Indian Finance Minister Pranab Mukherjee proposed trimming the government’s subsidy burden and called for speeding the pace of economic reforms,which have been stalled by political gridlock,in his Budget speech on Friday.
A PRASANNA,ECONOMIST,ICICI SECURITIES PRIMARY DEALERSHIP,MUMBAI
I don’t see any populist schemes,but this not a reformist budget either. It is a status quo budget. I think the political compulsions made them decide that the best way is to play it safe — neither populist nor reformist.
DARIUSZ KOWALCZYK,SENIOR ECONOMIST AND STRATEGIST,CREDIT AGRICOLE CIB,HONG KONG
We are disappointed with the budget because it assumes a relatively high,5.1 percent deficit in the 2012/13 fiscal year. We also think that growth target is a bit too optimistic while inflation may have hard time falling as much as they are assuming.
The budget is negative for the INR,because high twin deficits and high inflation (boosted by large government spending) may discourage some foreign investors. It is also negative for government bonds. RBI has a bit less rate cut room now,although we still expect a cut in April.
N S VENKATESH,HEAD OF TREASURY,IDBI BANK,MUMBAI
It is clear the government is trying to come back to path of fiscal consolidation. And once inflation eases,it will provide RBI with space for acting on interest rates.
I think the RBI will continue with bond buys through open market operations to ensure their is no disruption due to government borrowing. It is also possible that we may see a 25-basis-point cut in cash reserve ratio in the RBI’s April policy review.
RUPA REGE NITSURE,CHIEF ECONOMIST,BANK OF BARODA,MUMBAI
The market borrowing target looks difficult to achieve. So far,I don’t think the budget proposals inspire confidence that there will be enough revenue generation.
Bonds have reacted negatively because they (market participants) do not see much credence in the borrowing plan.
The fiscal situation will adversely impact the monetary policy. The pace and timing of monetary policy easing does look uncertain. I think the RBI may announce a token 25 basis points of rate cut in April just to boost investor confidence,but I am not sure.
JONATHAN CAVENAGH,FX STRATEGIST,WESTPAC,SINGAPORE
The market was hoping for a lower deficit for the next financial year,so disappointing from that perspective. India continues to have the largest fiscal deficit within emerging Asia,hence expect this to weigh on the rupee.
ANJAN BARUA,DEPUTY MANAGING DIRECTOR,GLOBAL MARKETS, STATE BANK OF INDIA,MUMBAI
I think market can absorb this borrowing number. I expect bond and swap rates to remain rangebound in the near term. The current fiscal year was a difficult one for the economy,but I expect next fiscal to be better. Uncertainties should be less and therefore tax revenues will be buoyant. In that context,the government should be able to stick to its borrowing schedule in 2012/13.
SIDDHARTHA SANYAL,CHIEF INDIA ECONOMIST,BARCLAYS CAPITAL,MUMBAI
This fiscal deficit number for 2012/13 looks much more credible. Last year the net borrowing number was 4.75 trillion rupees,so it is marginally higher in 2012/13. Last year all the budget projections looked rosy,but this year they are more realistic.
ASHISH VAIDYA,EXECUTIVE DIRECTOR AND HEAD OF INTEREST RATES,UBS,MUMBAI
They (the government) had no option for the borrowing. Given the fiscal situation,I would not expect a rate cut in April monetary policy.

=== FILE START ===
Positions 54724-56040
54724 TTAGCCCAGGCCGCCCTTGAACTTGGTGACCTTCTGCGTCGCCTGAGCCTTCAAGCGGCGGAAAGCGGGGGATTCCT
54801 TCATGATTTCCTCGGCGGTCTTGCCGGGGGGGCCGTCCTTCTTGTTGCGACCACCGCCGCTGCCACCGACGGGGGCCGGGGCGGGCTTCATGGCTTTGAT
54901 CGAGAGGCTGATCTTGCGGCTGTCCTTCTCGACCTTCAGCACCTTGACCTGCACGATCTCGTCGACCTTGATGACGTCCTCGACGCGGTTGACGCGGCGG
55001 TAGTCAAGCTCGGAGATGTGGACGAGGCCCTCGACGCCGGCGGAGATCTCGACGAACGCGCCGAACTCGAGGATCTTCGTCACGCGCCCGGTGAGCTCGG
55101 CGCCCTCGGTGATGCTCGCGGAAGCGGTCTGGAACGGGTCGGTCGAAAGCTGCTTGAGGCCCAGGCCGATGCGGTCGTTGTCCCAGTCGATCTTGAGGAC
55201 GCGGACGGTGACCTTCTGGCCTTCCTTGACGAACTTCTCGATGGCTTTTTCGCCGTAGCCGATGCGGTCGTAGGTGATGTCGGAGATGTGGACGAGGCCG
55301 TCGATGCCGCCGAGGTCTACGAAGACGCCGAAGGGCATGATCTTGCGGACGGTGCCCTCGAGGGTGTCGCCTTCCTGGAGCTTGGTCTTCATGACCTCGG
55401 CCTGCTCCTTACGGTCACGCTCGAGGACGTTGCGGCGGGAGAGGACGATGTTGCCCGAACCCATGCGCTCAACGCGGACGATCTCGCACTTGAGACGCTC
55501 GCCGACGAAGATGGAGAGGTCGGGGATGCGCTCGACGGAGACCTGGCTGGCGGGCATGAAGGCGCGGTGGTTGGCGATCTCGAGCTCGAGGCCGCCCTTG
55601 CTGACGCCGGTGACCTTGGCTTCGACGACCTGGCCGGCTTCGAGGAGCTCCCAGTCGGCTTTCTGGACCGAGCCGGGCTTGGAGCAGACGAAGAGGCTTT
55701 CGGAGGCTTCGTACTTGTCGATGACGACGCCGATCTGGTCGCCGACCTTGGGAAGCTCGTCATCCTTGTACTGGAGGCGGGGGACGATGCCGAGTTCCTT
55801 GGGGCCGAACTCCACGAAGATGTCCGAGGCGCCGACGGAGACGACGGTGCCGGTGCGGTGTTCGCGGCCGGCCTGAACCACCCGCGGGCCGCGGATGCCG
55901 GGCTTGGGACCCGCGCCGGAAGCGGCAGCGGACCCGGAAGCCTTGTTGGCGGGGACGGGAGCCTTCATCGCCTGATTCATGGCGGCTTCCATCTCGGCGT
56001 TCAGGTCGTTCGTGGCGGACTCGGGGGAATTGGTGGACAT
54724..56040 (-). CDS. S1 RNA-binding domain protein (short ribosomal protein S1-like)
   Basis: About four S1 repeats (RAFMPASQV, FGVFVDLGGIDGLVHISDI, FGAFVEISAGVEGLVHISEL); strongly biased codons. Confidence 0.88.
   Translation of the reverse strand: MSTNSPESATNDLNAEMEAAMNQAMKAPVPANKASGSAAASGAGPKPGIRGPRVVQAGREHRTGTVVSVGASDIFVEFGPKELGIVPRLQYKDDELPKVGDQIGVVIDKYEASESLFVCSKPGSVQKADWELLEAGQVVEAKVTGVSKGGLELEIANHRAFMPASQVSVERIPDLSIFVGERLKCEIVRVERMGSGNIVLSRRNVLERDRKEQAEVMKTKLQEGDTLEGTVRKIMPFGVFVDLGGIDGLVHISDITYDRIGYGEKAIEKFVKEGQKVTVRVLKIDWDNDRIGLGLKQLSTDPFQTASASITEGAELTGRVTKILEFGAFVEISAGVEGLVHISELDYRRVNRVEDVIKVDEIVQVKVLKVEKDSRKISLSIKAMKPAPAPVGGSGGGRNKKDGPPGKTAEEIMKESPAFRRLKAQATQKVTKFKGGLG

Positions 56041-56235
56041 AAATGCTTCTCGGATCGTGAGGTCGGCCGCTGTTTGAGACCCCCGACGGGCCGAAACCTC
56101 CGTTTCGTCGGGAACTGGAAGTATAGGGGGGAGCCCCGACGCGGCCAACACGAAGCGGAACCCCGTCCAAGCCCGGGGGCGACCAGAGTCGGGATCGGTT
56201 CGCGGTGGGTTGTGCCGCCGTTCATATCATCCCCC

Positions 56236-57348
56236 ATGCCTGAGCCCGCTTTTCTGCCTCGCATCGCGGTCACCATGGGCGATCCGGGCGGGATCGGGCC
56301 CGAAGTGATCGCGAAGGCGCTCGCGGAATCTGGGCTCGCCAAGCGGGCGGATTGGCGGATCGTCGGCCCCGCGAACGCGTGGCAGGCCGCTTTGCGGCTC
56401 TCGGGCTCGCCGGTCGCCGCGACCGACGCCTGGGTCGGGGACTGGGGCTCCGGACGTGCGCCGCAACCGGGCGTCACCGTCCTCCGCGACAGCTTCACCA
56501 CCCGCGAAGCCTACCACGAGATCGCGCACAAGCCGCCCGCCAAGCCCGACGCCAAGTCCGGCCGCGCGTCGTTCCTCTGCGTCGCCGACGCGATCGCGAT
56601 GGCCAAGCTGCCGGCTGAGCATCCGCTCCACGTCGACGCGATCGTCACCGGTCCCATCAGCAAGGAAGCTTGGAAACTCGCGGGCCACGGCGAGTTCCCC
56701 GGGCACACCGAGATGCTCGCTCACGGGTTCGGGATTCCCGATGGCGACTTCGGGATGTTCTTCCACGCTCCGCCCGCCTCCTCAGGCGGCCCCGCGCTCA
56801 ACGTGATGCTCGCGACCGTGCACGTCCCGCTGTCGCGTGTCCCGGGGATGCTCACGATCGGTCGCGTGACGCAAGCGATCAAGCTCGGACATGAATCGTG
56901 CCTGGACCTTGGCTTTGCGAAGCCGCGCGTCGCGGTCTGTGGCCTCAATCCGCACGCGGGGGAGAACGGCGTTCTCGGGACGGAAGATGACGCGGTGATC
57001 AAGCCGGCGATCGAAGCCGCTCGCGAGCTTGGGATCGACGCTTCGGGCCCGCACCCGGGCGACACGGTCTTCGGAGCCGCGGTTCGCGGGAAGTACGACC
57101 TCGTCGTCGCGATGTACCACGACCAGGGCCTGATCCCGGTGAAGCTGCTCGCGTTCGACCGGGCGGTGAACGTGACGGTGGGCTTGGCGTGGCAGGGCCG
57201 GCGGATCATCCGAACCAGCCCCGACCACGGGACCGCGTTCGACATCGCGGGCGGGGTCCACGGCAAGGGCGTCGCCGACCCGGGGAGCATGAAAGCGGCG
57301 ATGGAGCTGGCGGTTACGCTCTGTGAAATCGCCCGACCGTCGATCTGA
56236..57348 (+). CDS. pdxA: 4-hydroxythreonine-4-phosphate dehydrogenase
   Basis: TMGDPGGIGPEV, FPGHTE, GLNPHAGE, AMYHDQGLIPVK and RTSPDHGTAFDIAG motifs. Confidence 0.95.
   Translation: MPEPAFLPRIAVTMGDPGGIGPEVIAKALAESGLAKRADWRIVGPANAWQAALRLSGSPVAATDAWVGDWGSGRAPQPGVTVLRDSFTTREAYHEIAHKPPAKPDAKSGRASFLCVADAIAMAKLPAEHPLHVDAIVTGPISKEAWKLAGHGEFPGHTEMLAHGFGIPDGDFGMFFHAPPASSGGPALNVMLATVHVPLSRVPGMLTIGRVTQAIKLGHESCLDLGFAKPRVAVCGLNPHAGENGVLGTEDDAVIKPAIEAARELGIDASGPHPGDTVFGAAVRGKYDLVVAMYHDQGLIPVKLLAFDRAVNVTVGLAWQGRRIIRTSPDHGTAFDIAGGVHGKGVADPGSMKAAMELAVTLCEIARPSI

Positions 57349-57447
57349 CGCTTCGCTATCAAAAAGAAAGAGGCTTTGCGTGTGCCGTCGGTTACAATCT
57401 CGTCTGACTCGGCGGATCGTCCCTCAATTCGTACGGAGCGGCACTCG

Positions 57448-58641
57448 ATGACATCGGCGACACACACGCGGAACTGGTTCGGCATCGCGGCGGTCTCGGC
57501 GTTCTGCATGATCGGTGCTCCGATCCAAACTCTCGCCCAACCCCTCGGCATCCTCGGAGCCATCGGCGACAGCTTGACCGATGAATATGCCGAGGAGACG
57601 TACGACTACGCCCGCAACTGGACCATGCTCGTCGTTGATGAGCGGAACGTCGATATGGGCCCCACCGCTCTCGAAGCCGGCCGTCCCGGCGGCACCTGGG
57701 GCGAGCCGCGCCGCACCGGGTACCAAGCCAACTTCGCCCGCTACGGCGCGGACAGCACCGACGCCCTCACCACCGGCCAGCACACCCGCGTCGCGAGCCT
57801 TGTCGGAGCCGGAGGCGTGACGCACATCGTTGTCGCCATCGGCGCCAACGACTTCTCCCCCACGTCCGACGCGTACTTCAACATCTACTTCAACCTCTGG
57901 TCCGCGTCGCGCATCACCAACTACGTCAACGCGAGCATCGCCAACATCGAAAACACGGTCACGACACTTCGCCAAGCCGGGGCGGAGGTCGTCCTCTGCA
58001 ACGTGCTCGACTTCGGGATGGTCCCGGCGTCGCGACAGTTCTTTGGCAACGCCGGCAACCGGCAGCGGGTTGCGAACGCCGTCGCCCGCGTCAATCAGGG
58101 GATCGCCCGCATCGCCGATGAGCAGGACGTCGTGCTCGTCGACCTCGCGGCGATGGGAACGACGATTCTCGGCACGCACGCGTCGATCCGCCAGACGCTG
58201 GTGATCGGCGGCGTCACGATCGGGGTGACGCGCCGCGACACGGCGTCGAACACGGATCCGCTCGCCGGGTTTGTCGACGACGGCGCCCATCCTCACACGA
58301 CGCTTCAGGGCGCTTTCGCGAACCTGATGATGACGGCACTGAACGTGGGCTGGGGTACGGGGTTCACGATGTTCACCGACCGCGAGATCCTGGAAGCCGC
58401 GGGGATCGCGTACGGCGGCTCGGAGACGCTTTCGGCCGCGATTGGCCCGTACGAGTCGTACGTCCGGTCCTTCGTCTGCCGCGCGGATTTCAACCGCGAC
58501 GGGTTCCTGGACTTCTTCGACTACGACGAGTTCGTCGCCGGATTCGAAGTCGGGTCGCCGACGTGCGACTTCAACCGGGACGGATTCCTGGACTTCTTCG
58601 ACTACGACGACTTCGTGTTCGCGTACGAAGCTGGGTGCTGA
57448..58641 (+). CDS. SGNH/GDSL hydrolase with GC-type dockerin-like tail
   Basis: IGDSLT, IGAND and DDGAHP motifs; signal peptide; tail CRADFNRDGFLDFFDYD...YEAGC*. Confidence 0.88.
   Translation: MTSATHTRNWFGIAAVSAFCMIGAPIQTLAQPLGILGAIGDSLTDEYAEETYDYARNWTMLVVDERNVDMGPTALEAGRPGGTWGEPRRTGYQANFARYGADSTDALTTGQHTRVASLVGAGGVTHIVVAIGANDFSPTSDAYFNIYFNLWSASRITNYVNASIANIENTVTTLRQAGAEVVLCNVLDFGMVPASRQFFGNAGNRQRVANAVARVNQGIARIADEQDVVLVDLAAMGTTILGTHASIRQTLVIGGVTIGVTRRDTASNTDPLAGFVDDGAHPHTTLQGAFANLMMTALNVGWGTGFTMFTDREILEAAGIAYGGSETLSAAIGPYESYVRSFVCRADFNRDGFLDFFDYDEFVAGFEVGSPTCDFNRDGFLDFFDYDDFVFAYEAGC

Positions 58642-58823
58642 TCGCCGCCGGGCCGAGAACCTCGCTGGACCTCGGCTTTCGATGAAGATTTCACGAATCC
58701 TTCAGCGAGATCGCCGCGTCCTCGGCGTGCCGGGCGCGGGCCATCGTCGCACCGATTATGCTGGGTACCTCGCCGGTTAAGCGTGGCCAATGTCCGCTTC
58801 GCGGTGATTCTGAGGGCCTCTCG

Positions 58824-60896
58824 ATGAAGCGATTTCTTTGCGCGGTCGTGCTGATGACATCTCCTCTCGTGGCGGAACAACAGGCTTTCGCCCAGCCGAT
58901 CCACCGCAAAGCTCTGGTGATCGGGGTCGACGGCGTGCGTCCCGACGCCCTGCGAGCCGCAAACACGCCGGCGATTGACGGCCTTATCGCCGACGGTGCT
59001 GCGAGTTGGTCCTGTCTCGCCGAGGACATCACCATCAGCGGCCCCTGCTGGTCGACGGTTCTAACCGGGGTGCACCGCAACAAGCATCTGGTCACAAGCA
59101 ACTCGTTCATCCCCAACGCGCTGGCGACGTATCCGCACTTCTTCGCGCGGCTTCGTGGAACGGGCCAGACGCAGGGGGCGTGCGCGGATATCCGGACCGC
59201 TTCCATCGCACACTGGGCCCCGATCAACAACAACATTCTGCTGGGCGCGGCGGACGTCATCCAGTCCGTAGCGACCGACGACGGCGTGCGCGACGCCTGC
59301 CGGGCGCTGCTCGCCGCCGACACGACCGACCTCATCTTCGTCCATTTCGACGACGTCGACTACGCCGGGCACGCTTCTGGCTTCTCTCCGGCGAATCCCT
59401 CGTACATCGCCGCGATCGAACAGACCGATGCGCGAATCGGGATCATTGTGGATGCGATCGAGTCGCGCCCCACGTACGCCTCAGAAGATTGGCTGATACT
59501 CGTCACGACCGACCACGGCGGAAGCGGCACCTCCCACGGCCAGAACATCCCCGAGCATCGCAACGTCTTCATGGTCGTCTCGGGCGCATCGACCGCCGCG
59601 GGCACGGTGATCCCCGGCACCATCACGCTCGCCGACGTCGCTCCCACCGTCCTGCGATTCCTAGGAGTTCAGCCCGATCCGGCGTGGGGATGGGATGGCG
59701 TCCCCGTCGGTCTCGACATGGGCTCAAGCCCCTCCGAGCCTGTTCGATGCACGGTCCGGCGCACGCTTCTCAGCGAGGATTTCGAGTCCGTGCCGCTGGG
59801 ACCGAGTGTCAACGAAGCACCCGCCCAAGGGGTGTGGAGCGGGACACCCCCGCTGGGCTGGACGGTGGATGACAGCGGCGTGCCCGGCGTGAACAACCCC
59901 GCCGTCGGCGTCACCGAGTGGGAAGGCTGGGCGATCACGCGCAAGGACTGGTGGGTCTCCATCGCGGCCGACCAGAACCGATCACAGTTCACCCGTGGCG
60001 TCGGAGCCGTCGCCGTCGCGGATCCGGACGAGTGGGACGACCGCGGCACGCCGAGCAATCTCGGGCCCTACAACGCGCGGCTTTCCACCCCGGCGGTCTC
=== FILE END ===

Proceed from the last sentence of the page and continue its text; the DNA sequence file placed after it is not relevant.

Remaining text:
I am not sure whether the Reserve Bank of India will be conducting open market purchases of bonds,it depends on their intervention in the forex market.
I expect the 10-year yield to be 8.47 percent by March-end.
SAUGATA BHATTACHARYA,ECONOMIST,AXIS BANK,MUMBAI
The market borrowing programme is significantly higher than expectations,which is negative. This is not the best we had hoped for,but I think it is manageable with the Reserve Bank of India’s open market operations. It is not a huge concern.
ABHEEK BARUA,CHIEF ECONOMIST,HDFC BANK,NEW DELHI
What has effectively happened is that a large share of the fiscal deficit,which is above 80 per cent,is to be funded through the market borrowing. I think the 10-year yield will cross 8.40 percent,and will move to 8.50 per cent,given that the borrowing is larger than what was estimated.
Federal bond yields and overnight indexed swap rates rose sharply after the government set its fiscal deficit target for 2012-13 at 5.1 per cent of the gross domestic product.
The 10-year benchmark bond yield rose to 8.42 per cent,up 9 basis points from its level before the deficit estimate was released.
The benchmark five-year swap rate rose 6 bps to 7.61 percent,and the one-year rate rose 7 bps to 8.22 per cent.
The main share index and the rupee were broadly unchanged from beforehand.
The budget comes against the backdrop of low expectations,with the ruling party,battered in recent state polls and hamstrung by slowing economic growth and high global oil prices,in no position to advance bold economic reforms that could unclog flagging growth in Asia’s third-largest economy.
The central bank left interest rates on hold on Thursday and warned of resurgent inflation risks,putting pressure on the government to trim the fiscal deficit.
Inflation picked up for the first time in five months to 6.95 percent in February,although the number remains below the central bank’s end-March projection of 7 percent.
Production at factories,mines and utilities in January expanded 6.8 percent from a year earlier,the highest since June 2011 and from market estimate of 2.1 percent.
But growth in Asia’s third largest economy fell to 6.1 percent in the quarter ended December,the weakest pace in almost three years,data released in February showed.